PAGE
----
Read His Words Before Ours!
When I first read the book of Leviticus and how Israel was to worship God I thought, “Good grief, the Israelites didn’t have time to do anything but make sacrifices.”
But then I realized . . . we were created for God’s glory (Isaiah 43:7) and are called to glorify Him through lives of worship. My heart is pricked when I think about how lightly I take worship. Has it become something we do out of habit? Or only on Sundays? Shouldn’t it be a lifestyle?
In her book, 7 Feasts – Finding Christ in the Sacred Celebrations of the Old Testament, Erin Davis speaks of spiritual amnesia. Oh! How easily we forget our sinfulness and God’s redemptive plan. But God had a plan from the instant He flung the stars into place to redeem His people and cure their spiritual amnesia. “By following God’s commands to stop, reflect, worship, and sacrifice, these memories become the very fabric of their faith. His invitation was for them to interrupt regular activities to rest and remember how He has met every desperate need they had.” (Whitney Capps, First 5)
In studying Leviticus and Hebrews together, I learned how the sacrificial system of worship laid out in Leviticus pointed to God’s wonderful plan of redemption through Jesus Christ.
Two frequent offerings made as part of the sacrificial system were the fellowship/peace offering and a burnt offering. The burnt offering, such as a lamb without blemish, would be offered up in completeness, as a fragrance to God for the forgiveness of sins. (Leviticus 1:10-13) The fellowship offering indicated communion with God, offered willingly from a heart of gratefulness and devotion. (Jay F. Guin, The Tabernacle, Worship, and the Christian)
Today, we know these sacrifices pointed to Jesus, the ultimate sacrifice for our sins! Hebrews 10:11-18 (The Message) explains, “It was a perfect sacrifice by a perfect person to perfect some very imperfect people. By that single offering, He did everything that needed to be done for everyone who takes part in the purifying process.”
King David offered these sacrifices when they brought the Ark of the Covenant into Jerusalem. (1 Chronicles 16) The Ark, which represented the presence of God, had been captured by the Philistines years earlier. (biblestudytools.com) The Ark’s return must have been a glorious celebration!
After the sacrifices, David used familiar psalms to praise God and encourage the people to worship the Lord. David’s song gives us a great template for worship today! Maybe it would sound like this:
Awake, my soul, to sing the glories of God and King!
Bless the Lord, O my soul!
Worship His majesty, for He is worthy!
Testify to love and how I got saved, because His grace still amazes me.
We will remember the works of His hands!
Alleluia, alleluia, for the Almighty reigns.
Tell me the stories of Jesus I love to hear!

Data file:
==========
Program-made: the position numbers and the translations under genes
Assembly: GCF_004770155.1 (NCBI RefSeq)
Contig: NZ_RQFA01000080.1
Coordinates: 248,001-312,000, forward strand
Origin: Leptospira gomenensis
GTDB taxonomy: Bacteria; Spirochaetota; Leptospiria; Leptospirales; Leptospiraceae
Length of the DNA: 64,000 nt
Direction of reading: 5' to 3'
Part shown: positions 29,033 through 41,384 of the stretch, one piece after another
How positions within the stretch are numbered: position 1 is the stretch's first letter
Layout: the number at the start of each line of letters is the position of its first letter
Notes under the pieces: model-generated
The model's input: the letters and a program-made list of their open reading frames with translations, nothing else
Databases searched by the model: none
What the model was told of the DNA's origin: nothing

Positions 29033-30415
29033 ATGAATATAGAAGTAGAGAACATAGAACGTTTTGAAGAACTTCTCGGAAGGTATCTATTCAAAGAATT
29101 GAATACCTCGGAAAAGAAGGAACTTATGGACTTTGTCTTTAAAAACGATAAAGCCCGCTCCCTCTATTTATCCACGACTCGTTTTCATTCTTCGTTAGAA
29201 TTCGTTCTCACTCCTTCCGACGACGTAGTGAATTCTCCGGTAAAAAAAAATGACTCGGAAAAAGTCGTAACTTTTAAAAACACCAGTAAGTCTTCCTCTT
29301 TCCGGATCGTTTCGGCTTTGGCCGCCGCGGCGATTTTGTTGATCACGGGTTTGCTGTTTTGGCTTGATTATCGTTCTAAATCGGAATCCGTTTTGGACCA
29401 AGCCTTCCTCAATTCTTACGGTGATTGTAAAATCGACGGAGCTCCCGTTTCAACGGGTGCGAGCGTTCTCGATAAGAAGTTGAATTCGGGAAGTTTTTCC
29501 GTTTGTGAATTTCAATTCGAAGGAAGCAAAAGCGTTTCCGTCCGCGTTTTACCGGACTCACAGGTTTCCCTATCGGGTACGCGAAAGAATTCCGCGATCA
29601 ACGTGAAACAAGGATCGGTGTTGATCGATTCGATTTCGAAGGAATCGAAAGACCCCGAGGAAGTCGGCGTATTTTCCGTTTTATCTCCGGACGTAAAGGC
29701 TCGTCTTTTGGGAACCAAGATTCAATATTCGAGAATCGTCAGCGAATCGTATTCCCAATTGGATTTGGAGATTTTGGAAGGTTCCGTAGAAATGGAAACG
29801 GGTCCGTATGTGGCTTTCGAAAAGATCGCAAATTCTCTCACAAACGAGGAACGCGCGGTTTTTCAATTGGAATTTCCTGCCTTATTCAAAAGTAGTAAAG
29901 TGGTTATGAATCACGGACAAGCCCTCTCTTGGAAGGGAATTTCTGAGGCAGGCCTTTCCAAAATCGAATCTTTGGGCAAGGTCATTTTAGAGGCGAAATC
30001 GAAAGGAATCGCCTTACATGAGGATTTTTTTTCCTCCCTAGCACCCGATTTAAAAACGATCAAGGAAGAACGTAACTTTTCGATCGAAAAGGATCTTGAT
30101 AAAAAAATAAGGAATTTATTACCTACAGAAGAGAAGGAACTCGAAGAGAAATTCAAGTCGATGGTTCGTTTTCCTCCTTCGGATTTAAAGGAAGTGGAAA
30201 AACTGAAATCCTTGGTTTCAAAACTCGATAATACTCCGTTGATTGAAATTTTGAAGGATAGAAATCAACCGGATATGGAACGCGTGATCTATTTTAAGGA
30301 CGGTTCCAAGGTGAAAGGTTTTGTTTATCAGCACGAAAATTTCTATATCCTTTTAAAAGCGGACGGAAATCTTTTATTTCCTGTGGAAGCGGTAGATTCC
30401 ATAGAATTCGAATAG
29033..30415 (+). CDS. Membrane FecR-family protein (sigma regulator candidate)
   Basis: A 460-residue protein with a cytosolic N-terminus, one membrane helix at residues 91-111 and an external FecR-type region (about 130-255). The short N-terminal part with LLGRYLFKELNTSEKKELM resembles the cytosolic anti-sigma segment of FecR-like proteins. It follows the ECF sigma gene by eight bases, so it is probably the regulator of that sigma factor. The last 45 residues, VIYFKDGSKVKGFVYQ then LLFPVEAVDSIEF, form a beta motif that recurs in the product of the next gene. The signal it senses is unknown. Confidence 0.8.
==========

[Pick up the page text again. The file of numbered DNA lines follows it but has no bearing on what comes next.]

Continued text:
How one day, He’s coming, O glorious day!
After this joyful celebration, the people went home to bless their own households. Whitney Capps explains, the people weren’t “just to reflect on God’s faithfulness; they were to rehearse it and live it again and again by telling their children and grandchildren about these stories of real-life faith.” Worship was to be carried to their homes and families.
Theologian and pastor R.C. Sproul stated, “Specifically, God requires heads of households, like good shepherds, to lead their families into green pastures. God expected Abraham to ‘command his children and his house after him to keep the way of the LORD.’ (Genesis 18:19) Consider also the example of Cornelius, who was ‘a devout man and feared God along with his whole household.’ (Acts 10:2) It is no surprise that when [the apostle] Peter came to Caesarea to preach the gospel, Cornelius rallied his household to attendance. ‘We are all in the presence of God to hear everything you have been commanded by the Lord.’” (Acts 10:33) (Family Worship 101)
This still applies to us today.
According to A Simple Guide to Family Worship, worship of God begins with family.
Our homes are a training ground for future generations. (Proverbs 22:6)
Scripture implores us to teach our children about God. (Psalm 78:4-7)
The Lord rebukes those who haven’t offered worship in their homes. (Jeremiah 10:25)
Israel’s great leader, Joshua, took responsibility for his whole family, declaring, “As for me and my family, we will worship the LORD.” (Joshua 24:15)
In the New Testament, fathers are instructed to nurture their children spiritually. (Ephesians 6:4)
Timothy, a leader in the early Church, was living proof that our training leads to salvation. (2 Timothy 3:14-15)
The challenge before us is to engage our families in a lifestyle of worship. Whether we are raising children within our homes or are part of the larger family of Christ-followers, we can live out King David’s example of family worship!
We can share meals together,
those with plenty freely offering to share with those who have need. (1 Chronicles 16:2-3)
In thankfulness, we can recount and praise His faithfulness,
the testimony of one building the faith of another. (1 Chronicles 16:7-36)
Together, we can “minister regularly” (1 Chronicles 16:37) to the Lord in worship,
through lives built around and upon “[giving] thanks to the Lord
for His faithful love endures forever.” (1 Chronicles 16:41)
In doing so, we make our very own fellowship offerings.
Let’s follow Joshua’s lead, declaring, “As for me and my house, we will serve the Lord.”
Embracing God’s fullness in our lives is rooted in scripture and memorizing His word is vital to our continued growth and depth with Jesus. Tap and hold from your mobile device to download this week’s verse and make it your phone’s lockscreen!